A fuji 645 rangefinder is in the ballpark on price.....if you want 35mm, Olypmus is nice because it is really compact. Canon EOS is nice if part of what you want is speed of shooting. Honestly, there are no bad systems among the major makers particularly if you stick to prime lenses. The ergonomics of Canon EOS and Olympus OM work well for me.
Canon FD system, for sure. Good glass, good bodies... Get an AE-1P or an A-1. I think the A-1 has more options for automatic exposure, but if you're going manual shutter and manual aperture they are mostly the same. The AE-1P has a slightly better "feel" to the shutter dial so you can bracket or adjust on the flight with a mini-flick of the finger,
All you really need is the body and a 50mm. I would suggest a 28mm or wide of some sort. Then also perhaps a zoom or telephoto depending on your tastes. The good news is you can probably get the camera in perfect condition, and 3 lenses plus more kit all under $400 (your budget).
Compared to larger formats, 35mm is relatively cheap.
EDIT: P.S. I find myself using my 35-70mm f/2.8 zoom more often lately. It's nice for framing shots better. I would recommend something like this unless you have a dislike for zooms in general.
If you need to do fast work the 35mm is the ticket. You know the MF excels in portraits and you can change out film loaded backs between color and B&W. CGW puts the finger on it with Nikon for flash but I'm sure Canon can be good; Maybe Minolta's got them both beat? The only thing I would do is steer clear of the Nikon 50 1.8 D and instead buy the older "N" model with better build and AFAIC better quality control.
Truthfully Nikon lost my business when they pulled the old bs buy it now and buy it tomorrow up-grade game. Examples are the 8008, N80, N90 and F4 where they almost immediately succeeded each with the new "S" version or just super-seceded the model altogether, (N80), hop scotching to the newest/greatest with better matrix exposure and tanking the model for people that just bought it; I believe in the same year if I remember right? Then they used crappy plastic that can get sticky which has affected models F100 and down. Where's the beef in the line? Probably the F5, F6 and FM3A at a price. I have no knowledge of the F3 for flash and the F4 is suppose to be a brick.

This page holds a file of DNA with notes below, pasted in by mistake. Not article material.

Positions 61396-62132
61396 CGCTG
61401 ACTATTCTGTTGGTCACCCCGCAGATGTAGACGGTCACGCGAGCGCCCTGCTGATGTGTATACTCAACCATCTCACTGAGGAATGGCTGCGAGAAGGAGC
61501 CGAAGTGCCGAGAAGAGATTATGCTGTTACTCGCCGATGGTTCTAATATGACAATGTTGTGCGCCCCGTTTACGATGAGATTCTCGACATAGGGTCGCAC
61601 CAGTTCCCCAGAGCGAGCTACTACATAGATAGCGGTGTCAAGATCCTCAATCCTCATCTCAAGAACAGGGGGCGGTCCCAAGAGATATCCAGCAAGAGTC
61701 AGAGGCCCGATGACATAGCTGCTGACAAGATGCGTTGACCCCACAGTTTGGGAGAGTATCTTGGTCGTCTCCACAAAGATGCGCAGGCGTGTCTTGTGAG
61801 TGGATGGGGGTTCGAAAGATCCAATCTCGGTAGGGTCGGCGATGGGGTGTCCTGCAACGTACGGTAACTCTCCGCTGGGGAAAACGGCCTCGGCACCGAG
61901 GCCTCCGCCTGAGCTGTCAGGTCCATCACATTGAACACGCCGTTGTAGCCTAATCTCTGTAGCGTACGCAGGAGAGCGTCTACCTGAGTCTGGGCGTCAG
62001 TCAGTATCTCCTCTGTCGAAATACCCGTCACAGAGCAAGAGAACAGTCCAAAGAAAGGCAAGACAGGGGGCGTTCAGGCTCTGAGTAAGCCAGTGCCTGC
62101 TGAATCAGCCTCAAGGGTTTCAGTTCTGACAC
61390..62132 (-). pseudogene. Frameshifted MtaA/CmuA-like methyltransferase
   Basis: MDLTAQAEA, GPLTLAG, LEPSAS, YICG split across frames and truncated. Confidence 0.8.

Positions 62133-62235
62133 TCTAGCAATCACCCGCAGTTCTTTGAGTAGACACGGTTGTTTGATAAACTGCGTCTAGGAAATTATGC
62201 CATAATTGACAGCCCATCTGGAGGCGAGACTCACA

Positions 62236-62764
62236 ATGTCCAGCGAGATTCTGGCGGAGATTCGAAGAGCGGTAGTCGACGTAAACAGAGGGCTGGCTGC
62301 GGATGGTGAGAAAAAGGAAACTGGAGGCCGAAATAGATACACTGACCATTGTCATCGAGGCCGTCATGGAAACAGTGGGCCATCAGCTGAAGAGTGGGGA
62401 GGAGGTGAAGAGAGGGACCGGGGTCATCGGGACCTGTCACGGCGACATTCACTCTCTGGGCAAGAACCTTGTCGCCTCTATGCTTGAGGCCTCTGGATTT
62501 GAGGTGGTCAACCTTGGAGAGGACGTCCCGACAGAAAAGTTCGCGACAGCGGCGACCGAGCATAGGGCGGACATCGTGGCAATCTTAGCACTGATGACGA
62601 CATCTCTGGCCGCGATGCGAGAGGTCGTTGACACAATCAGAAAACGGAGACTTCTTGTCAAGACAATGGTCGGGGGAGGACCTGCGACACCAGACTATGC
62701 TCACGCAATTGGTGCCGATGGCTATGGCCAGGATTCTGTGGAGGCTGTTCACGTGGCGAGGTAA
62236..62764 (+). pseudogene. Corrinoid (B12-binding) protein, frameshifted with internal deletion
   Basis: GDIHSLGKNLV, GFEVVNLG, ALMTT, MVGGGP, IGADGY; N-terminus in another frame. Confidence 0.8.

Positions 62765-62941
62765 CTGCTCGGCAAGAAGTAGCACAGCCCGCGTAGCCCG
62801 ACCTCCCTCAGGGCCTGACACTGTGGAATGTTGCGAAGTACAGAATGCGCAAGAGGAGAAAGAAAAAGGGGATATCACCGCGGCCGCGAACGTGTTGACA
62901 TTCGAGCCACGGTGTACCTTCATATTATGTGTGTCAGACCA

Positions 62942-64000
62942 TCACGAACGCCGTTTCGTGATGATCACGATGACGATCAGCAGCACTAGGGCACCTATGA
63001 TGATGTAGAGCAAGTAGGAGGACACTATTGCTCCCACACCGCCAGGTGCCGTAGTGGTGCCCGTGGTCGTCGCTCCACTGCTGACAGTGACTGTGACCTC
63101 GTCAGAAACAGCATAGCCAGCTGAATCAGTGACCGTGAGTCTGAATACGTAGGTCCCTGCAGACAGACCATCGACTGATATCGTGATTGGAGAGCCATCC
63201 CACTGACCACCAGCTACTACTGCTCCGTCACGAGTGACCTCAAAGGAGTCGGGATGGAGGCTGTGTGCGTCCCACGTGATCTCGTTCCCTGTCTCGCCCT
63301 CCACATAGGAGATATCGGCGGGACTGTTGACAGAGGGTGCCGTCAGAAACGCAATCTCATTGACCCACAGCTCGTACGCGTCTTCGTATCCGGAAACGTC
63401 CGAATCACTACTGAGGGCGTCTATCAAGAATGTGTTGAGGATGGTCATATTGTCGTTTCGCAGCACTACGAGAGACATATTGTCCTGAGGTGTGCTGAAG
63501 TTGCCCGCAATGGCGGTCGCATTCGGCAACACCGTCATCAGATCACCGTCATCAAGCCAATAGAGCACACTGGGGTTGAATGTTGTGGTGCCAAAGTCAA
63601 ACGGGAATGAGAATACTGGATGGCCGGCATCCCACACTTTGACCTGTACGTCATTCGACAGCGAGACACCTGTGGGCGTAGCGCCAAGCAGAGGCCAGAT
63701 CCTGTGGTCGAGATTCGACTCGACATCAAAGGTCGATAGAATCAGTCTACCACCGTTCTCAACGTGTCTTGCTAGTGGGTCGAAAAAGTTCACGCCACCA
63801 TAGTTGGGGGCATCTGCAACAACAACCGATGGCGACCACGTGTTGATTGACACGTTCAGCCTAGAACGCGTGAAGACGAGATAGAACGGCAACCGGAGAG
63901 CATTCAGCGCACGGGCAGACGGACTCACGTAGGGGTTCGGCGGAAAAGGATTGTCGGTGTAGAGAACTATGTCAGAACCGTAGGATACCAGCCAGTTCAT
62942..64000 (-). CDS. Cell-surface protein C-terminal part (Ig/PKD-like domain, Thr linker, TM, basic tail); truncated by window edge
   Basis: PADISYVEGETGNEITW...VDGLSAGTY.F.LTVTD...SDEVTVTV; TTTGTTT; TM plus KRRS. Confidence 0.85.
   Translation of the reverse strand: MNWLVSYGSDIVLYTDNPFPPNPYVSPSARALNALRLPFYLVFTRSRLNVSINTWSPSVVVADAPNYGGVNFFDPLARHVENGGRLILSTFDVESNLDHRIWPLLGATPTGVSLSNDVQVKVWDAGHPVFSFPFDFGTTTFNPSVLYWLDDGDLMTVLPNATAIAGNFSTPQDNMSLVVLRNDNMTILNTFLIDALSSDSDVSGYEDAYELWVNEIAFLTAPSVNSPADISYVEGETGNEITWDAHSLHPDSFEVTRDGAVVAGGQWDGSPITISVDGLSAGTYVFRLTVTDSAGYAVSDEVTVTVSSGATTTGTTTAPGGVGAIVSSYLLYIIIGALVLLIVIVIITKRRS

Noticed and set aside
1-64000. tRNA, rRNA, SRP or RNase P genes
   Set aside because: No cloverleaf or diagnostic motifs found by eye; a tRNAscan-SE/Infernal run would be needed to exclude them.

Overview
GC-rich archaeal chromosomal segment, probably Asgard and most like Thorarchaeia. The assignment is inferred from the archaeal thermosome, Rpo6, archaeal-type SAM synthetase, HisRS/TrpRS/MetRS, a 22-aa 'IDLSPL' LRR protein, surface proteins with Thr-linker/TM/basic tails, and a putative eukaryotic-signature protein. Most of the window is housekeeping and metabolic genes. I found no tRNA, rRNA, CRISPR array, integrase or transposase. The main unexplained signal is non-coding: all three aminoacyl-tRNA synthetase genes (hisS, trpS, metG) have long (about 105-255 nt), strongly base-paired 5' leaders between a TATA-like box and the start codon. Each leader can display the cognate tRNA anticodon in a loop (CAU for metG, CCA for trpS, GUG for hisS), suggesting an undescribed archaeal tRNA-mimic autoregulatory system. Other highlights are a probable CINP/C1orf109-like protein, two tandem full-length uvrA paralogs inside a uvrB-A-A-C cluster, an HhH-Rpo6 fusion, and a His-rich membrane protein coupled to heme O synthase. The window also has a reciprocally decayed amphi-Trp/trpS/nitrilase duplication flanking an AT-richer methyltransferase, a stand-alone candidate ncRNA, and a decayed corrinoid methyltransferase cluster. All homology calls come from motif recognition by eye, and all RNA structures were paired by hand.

I am not sure what to say concerning CGW's comments about the Nikon F and F2. NikonJohn has been using mainly Nikon F and F2, usually with a motor drive, for many years now. My own Nikon F and F2 cameras are still going, although I admit that I do not have anything later than an F2AS. Finding someone to service a Nikon F or F2 is still an easy task. There are many older Nikon users who feel that the hand assembled Nikon F and F2 are still the best SLR cameras that Nippon Kogaku K. K. ever produced. I like the F2.
Then there are the Minoltas. My SR and SR-T models that have been through a CLA in the last three years are cameras that I depend on. The SR-T 102 is still my favorite in that series. They have not let me down. I admit that my feeling of security is slightly less with the later models with the increasing dependance on electronics; the X-700 (which I love with the MD-1 Motor Drive), X-570, X-370, XD-11, and others in the "X" Series, but I have not had any failures with them, and I have a lot of Minolta camera bodies around here. And, while I do like the Minolta Maxxum/Dynax 9 Auto Focusing Mount 35mm film camera, it and the lenses to go onto it may not be in the price range you suggested.
Others have spoken of the Canon FD mount cameras and their lenses. I do not need to repeat those.
In many ways, with almost any of the bodies in the manually focusing cameras and prime lenses to go on them, you really need to hunt to find a camera system that will not work for you. Try almost any of the recommendations you have here. You will not be disappointed.
Almost everything by a reputable brand is great in terms of both glass and cameras. Nikon, Canon, Olympus, Pentax, Minolta, just to name most of the main ones. I would make the decision based on compatibility. In other words, when you shoot digital, or when you do some day, what system do you use (or will you use)? If Canon, get an EOS film camera. If Nikon, the possibilities are near endless. If another brand (e.g. Pentax), do some research to find out what will be compatible with older film cameras. (I am not sure what is compatible with these other brands.)
I owned some nice EF glasses and became curious to shoot film. So, I decided to buy very simple EOS film camera and the choice fell on EOS 650.
This camera just works.
After a while I became interested on mechanical ones. At first on Lecia M3, but it was too expensive for me to experiment. Finally, to Olympus with holy trinity glasses 35, 85 and 135mm zuikos.
Additionally, a boring 50mm zuiko.
Leica R4s and some "BGN" glass from KEH would do it.